Multiple myeloma (MM) patients who receive killer cell Ig–like receptor (KIR) ligand–mismatched, T cell–depleted, allogeneic transplantation may have a reduced risk of relapse compared with patients who receive KIR ligand–matched grafts, suggesting the importance of this signaling axis in the natural killer (NK) cell-versus-MM effect. Expanding on this concept, IPH2101 (1-7F9), an anti-inhibitory KIR mAb, enhances NK-cell function against autologous MM cells by blocking the engagement of inhibitory KIR with cognate ligands, promoting immune complex formation and NK-cell cytotoxicity specifically against MM cell targets but not normal cells. IPH2101 prevents negative regulatory signals by inhibitory KIR, whereas lenalidomide augments NK-cell function and also appears to up-regulate ligands for activating NK-cell receptors on MM cells. Lenalidomide and a murine anti-inhibitory NK-cell receptor Ab mediate in vivo rejection of a lenalidomide-resistant tumor. These mechanistic, preclinical data support the use of a combination of IPH2101 and lenalidomide in a phase 2 trial for MM.
Natural killer (NK) cells exert cytotoxicity against multiple myeloma (MM), and some therapies for MM appear to recover or enhance NK-cell function against MM.1-5 Lenalidomide in particular confers NK-cell expansion and activation associated with tumor cell apoptosis.4,5 MM cells up-regulate the expression of ligands to NK cell–inhibitory killer cell immunoglobulin–like receptor (KIR)6 and KIR-ligand mismatch in T cell–depleted, allogeneic stem cell transplantation may reduce the risk of relapse in MM patients, suggesting that this signaling axis may be particularly important.7
IPH2101 is a human IgG4 mAb against common inhibitory KIR2DL-1, KIR2DL-2, and KIR2DL-3.8 IPH2101 enhances NK-cell function against malignant cells by preventing inhibitory KIR-ligand interaction and subsequent inhibitory signaling.8
In the present study, we provide novel data characterizing mechanisms by which inhibitory KIR blockade augments NK-cell function against MM, sparing normal cells. In addition, we uncover novel immunomodulatory properties of lenalidomide that likely contribute to enhanced NK-cell activity. We demonstrate that a murine anti-inhibitory NK-cell receptor Ab and lenalidomide further augment NK-cell function against MM compared with either agent alone, leading to in vivo rejection of a lenalidomide-resistant tumor. These data support the initiation of a steroid-sparing, phase 2 trial of IPH2101 and lenalidomide in MM.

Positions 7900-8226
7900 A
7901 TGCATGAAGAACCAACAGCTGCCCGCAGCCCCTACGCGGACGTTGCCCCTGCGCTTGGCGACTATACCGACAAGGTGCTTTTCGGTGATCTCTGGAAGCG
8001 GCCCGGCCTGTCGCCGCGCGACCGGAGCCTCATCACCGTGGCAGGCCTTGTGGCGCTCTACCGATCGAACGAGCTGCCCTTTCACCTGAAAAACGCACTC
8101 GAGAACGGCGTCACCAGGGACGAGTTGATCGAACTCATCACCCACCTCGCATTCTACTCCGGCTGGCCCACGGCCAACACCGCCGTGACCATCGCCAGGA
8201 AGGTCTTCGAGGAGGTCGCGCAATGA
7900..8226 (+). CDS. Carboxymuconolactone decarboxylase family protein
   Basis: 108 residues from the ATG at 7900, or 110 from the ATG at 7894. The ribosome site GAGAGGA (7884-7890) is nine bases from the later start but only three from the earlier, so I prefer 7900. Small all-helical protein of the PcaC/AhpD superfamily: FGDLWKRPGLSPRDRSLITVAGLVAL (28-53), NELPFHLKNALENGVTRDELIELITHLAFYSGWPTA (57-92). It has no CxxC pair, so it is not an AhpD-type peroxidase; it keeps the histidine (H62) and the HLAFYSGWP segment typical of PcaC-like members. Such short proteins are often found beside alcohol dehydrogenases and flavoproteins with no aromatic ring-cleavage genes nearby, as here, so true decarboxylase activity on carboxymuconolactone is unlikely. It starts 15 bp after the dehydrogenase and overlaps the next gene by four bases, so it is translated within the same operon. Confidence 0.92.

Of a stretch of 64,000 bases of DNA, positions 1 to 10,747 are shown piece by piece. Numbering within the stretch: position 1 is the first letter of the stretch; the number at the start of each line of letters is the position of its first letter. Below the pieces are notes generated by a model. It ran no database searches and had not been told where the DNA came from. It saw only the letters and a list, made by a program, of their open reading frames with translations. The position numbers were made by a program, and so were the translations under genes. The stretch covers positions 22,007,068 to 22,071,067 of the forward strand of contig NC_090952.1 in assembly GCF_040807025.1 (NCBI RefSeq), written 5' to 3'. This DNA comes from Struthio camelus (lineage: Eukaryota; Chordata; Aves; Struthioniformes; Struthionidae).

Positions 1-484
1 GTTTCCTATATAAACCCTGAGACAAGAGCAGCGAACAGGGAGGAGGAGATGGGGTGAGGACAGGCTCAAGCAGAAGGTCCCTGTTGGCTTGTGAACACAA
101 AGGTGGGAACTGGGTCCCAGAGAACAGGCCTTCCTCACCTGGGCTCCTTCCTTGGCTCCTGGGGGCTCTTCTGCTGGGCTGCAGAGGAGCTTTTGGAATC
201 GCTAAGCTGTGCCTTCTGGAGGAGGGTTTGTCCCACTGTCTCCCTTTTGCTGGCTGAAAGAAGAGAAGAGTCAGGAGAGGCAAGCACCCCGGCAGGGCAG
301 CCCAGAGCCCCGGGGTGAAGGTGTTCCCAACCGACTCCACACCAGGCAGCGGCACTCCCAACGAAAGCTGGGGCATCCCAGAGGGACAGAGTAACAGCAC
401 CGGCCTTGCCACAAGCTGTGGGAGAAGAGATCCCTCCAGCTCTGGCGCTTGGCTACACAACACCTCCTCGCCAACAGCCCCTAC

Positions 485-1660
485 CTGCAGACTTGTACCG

Cells were cultured in RPMI 1640 medium (Invitrogen) supplemented with 10% FBS (ICN Biomedicals) at 37° in 5% CO2. NK cells and PBMCs from healthy donors (American Red Cross, Columbus, OH, and Indiana Blood Center, Indianapolis, IN) and PBMCs and BM aspirates from patients with MM obtained per Institutional Review Board–approved protocols were prepared as described previously.9 The MM cell lines U266 and K562 were from the American Type Culture Collection. We were unable to procure sufficient patient blood volume to enrich for NK cells from MM patient donors; therefore, experiments using patient-derived NK cells were conducted in PBMCs at effector:target (E:T) ratios based on the proportion of CD56+, CD3− NK cells in patient PBMCs determined by flow cytometry.
Abs and reagents
IPH2101 (and PE-labeled anti-IPH2101) were provided by Innate Pharma. Lenalidomide was from Toronto Research Chemicals and John C. Byrd (The Ohio State University, Columbus, OH). Flow Abs were from Beckman Coulter, BD Pharmingen, eBioscience, R&D Systems, and Miltenyi Biotec. NKG2D-blocking Ab was from BioLegend. Abs against TRAIL, DNAM-1, and HLA class I (and isotypes) were from BD Biosciences, and 7-amino-actinomycin D was from Sigma-Aldrich.
Antigen expression assays
U266 cells were stained with 7-amino-actinomycin D and PE-Ab, incubated at 4°C for 15 minutes, and washed with MACS buffer. Ten thousand cells and QuantiBRITE PE beads (BD Biosciences) were collected with a FACSCalibur flow cytometer (BD Biosciences) and analyzed using FlowJo Version 7.6.1 software (TreeStar). The median PE-relative fluorescence intensity (RFI) measurements were converted to number of PE Abs bound per cell using the QuantiBRITE PE beads. Expression of activating ligands on CD138+ MM cells was assessed at baseline and after 24 hours in lenalidomide (5nM) and on U266 cells after 5 days in lenalidomide (5μm).
Immune complex assays
Immune complex formation between patient PBMCs and autologous CD138+ MM cells or CD138− BM cells was examined using a 2-color flow cytometric technique described previously.9 Effector cells (IPH2101- or control-treated) were labeled with CFSE (Sigma-Aldrich) and target cells were labeled with Paul Karl Horan dye (PKH; Sigma-Aldrich). Data were collected using a FACSCalibur flow cytometer (BD Biosciences) and analyzed using CellQuest Version 4.0 software (BD Biosciences).
Europium-release cytotoxicity assays